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Old 03-08-14, 11:08 AM
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pressure info from alldata professional information system.
 
  #11  
Old 03-08-14, 12:12 PM
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So, pretty authoritative information, huh? Thanks autojoe. So it looks like the pump is indeed kaput. While I've got the tank out, I'll check voltage drop and resistance, for sure, though. No sense not checking everything possible while it's all uncovered. If it IS the pump, looks like I need to head for the ones in the lower range of output pressure, right?
 
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Old 03-08-14, 03:42 PM
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go to local parts store and give make/model/engine size and they should be able to match up the pump by specific vehicle information.stay away from airtex.....get delphi or ac delco.delphi have a lifetime warranty at autozone.....make sure to replace the strainer and flush tank if possible.
 
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Old 03-08-14, 07:56 PM
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Looks like autozone's got the pump in a delphi for reasonable. Used to shop them all the time - quit when they fired counter help for using his pistol to thwart a hold-up and possibly saving his manager's life. Maybe it's time to soften up a little... - Chris
 
  #14  
Old 03-09-14, 01:49 AM
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Go to O'Reilly Auto Parts .

Home Page | O'Reilly Auto Parts

Or if you have time to order the part , rock auto.com .

God bless
Wyr
 
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Old 03-15-14, 05:11 PM
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thanks autojoe and wyrtwister. Took the pump and car info to my local o'Reilly. They came up with one matching pump. So I replaced pump and sock, started the car hoping for the best, and the stumble is still there. I thought to disconnect the injectors one at a time, and each one caused some degree of stumble. My diagnostic computer doesn't have the cable to fit this setup, so I thought, "What else other than fuel is not reported to the PCM?" Ignition was the only other thing that came to mind. I started removing plugs to check condition, and was excited when I thought I had found a bad plug wire. Turned out not to be the case; timing light shows all 6 cylinders firing. Finally, disconnecting the TPS caused a bad stumble and set a light which went away when re-connected. Same with the MAF sensor. And, as I probably did not report originally, the idle is not as smooth as I had thought, and out of gear the stumble gets really bad around 1400 RPM. In gear, the car will barely power itself up the slightest hill. I also have a simple code reader (A-B jumper type), but it showed only a 12 for diagnostic mode. I want to check the pressure again to confirm the performance of the new pump, but other than that I'm back to square one. Help, anyone? Chris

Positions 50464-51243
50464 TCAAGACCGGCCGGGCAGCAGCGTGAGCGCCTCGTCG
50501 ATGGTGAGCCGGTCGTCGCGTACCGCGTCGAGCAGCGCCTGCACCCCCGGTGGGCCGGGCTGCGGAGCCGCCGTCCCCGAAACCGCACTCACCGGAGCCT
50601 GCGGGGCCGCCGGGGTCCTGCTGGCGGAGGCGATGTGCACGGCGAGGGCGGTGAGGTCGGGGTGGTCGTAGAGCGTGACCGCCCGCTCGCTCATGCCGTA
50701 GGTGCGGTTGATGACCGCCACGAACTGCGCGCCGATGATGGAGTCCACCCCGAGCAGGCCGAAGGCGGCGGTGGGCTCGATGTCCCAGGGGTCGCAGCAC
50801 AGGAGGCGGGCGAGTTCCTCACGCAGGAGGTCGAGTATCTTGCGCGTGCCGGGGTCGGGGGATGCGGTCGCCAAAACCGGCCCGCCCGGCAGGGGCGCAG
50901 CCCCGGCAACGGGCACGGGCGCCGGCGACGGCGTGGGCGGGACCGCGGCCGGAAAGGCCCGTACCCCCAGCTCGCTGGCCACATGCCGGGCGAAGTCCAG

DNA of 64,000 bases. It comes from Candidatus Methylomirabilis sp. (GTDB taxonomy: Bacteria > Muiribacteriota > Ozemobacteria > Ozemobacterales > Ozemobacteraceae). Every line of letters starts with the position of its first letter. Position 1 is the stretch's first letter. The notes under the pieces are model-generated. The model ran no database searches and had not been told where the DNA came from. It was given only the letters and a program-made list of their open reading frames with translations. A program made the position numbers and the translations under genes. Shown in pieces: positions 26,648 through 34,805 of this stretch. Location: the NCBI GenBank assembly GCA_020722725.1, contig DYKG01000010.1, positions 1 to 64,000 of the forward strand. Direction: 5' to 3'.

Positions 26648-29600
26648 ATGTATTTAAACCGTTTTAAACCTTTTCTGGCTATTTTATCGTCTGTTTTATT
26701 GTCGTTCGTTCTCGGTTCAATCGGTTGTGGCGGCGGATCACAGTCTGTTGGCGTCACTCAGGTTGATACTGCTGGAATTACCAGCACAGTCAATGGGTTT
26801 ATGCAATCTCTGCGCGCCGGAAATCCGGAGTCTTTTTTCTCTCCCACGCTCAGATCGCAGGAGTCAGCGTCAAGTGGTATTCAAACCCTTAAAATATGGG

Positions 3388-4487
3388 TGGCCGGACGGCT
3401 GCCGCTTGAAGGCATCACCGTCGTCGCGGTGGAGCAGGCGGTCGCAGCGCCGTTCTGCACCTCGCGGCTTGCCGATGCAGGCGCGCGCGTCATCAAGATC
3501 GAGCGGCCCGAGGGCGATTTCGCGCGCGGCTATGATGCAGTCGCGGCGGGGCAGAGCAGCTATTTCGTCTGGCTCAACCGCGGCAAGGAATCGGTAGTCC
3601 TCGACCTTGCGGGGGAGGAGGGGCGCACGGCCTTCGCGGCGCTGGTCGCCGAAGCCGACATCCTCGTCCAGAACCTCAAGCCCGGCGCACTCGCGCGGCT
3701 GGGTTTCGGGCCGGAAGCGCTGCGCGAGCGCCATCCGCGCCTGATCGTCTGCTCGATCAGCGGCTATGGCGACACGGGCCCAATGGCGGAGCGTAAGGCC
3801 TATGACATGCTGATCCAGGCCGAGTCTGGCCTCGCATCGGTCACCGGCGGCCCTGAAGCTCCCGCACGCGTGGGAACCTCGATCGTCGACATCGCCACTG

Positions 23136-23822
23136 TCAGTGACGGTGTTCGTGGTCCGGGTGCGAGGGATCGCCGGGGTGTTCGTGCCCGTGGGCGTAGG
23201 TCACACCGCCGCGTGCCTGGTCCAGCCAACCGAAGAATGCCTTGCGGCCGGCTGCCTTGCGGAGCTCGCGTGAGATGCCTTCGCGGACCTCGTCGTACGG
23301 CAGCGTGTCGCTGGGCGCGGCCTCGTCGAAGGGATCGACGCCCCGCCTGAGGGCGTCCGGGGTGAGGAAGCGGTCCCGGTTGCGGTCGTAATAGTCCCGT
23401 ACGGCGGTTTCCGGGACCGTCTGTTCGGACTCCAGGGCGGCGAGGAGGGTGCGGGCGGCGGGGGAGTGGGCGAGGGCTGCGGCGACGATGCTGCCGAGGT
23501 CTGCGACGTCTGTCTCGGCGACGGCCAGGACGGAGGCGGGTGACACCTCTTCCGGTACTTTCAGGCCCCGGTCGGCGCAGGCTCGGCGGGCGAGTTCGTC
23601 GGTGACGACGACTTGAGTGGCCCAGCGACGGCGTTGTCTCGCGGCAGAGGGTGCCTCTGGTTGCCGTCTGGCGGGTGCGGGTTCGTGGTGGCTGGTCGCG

#16  
Old 03-16-14, 01:08 AM
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How many miles on this car ? Have the plugs been replaced ?

Check all the vacuum lines , hoses , devices ?

Does it have crankshaft or camshaft sensors ?

Probably has a coil pack instead of a distributor ?

Coolant temperature and oil pressure OK ?

You are getting good air flow through the air filter ? No debris blocking air flow into the air filter ?

Is the transmission shifting properly ?

What would it cost to buy a cable for your diagnostic computer to fit this car ?

God bless
Wyr
 
  #17  
Old 03-16-14, 08:01 AM
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Thanks wyrTwister. About 175k miles. Plugs are NOT OE, at least - they're Champions, so they've been changed at least once. Did have to replace a couple vacuum hoses before getting this deep in the car, but the rest look good and I can't hear any leaks. It's got to have one or both cam and/or crank sensor, right? But I had a '89 Olds with the 3.8 and it gave a light and code when the cam sensor quit. Has coil pack ignition but all 3 packs are hitting, verified with timing light on all 6 plug wires. Coolant temp sender turns cooling fan on and off properly, oil warning light goes out after start. Air filter looks pretty fresh and no debris blocking flow. Car won't really get moving fast enough to even tell it's shifting, so tranny is unknown. Could be vacuum modulator, I guess - it DOES have a hose/line to it and I wouldn't be able to hear a leak there... Next steps, I figure, are: check manifold vacuum, make jumpers to allow reading resistance through TPS (signal to power or signal to ground?), change spark plugs to AC (I've seen Champions and others quit working for no apparent reason, may or may not show good with timing light...?), confirm pressure with the new pump, and invest in the cable for my Genisys. Am I missing anything? Thanks for all so far - Chris